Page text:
Although you still need to consider if your parking needs are worth a move, by discussing this and other desires and requirements with your broker, you will have a better picture of what is available and what your options are for a new space.

3. When does my lease end?

It can’t be said too often: the time to consider relocation is sooner rather than later. Don’t wait until the month before your lease ends to begin considering your options!

For smaller spaces, a search should begin a minimum of six months before the lease expires. For larger spaces, tenants often begin the process a year and a half prior to lease expiration.

This time frame allows you and your broker to fully realize your business location needs and either find a space that will meet those needs, or potentially renegotiate your current lease.

4. What's my rent vs. market rate? Can I afford it?

As you are examining your business plan, you should also take into consideration the amount of rent you are currently paying. How does it fit into your current budget and your future plans? If you are looking to grow, can you afford a larger or nicer space?

A broker can be particularly helpful with this because they will be aware of current market rents. When you discuss your location needs, your broker should be able to give you an estimate on the rent you would pay for particular spaces, buildings, and locations. A broker can also help you determine if the rent you are currently paying at your location is comparable to market value.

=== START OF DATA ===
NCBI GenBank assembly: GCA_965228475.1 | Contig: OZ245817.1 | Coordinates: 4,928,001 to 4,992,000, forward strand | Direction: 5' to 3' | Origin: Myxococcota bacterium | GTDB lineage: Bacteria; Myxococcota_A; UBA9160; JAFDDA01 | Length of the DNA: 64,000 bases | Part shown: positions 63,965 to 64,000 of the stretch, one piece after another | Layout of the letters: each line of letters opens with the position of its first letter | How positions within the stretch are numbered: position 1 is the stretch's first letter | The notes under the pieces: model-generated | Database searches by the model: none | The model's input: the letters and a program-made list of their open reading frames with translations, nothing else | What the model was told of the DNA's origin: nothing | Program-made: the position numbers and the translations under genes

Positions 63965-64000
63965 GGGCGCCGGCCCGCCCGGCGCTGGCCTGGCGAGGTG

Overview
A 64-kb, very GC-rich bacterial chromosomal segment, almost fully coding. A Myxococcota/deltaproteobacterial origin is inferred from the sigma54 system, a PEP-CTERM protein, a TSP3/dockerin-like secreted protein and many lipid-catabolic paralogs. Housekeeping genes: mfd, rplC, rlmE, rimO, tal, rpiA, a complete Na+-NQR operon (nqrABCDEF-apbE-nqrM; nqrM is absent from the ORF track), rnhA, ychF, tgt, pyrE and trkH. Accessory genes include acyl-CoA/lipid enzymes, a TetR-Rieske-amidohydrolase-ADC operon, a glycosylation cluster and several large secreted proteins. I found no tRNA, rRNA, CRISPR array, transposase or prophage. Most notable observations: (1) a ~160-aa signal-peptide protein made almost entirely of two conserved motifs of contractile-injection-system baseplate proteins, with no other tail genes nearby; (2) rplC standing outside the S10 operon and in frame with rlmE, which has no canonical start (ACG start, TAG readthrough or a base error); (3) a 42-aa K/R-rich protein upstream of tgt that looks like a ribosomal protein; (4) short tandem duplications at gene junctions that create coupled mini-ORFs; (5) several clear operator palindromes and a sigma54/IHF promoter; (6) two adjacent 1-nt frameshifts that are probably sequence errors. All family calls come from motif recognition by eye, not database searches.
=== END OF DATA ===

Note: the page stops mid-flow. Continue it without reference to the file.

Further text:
Keep your budget in mind throughout the process and be ready to rule out otherwise desirable spaces that are out of range — even if it's your existing space. In strong markets, rents can appreciate quickly. It's not uncommon for tenants to move instead of renew based only on increased rents.

5. When am I planning to grow?

Finally, you need to consider your time frame for business growth. If your lease is ending within the next year, but you are not ready to grow yet, you don’t necessarily need to stay at your current location.

A broker could help you find a location where you can sublease office space, or a building you can expand into as your business grows. They can also work with your current landlord to negotiate a deal where you can expand in your current space as your business grows.

Just because you might not be ready to grow when your current lease expires doesn't mean you shouldn't be planning for growth in the future.

Now is the Time

If any of these questions is a subject of inquiry for your company, now is the time to consider whether you should stay at your current location or relocate. Even if you think you are not ready to make the decision, it is never too early to get in touch with a broker and start discussing your options.


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Topics: Commercial Real Estate Process

Gary Abraham

Written by Gary Abraham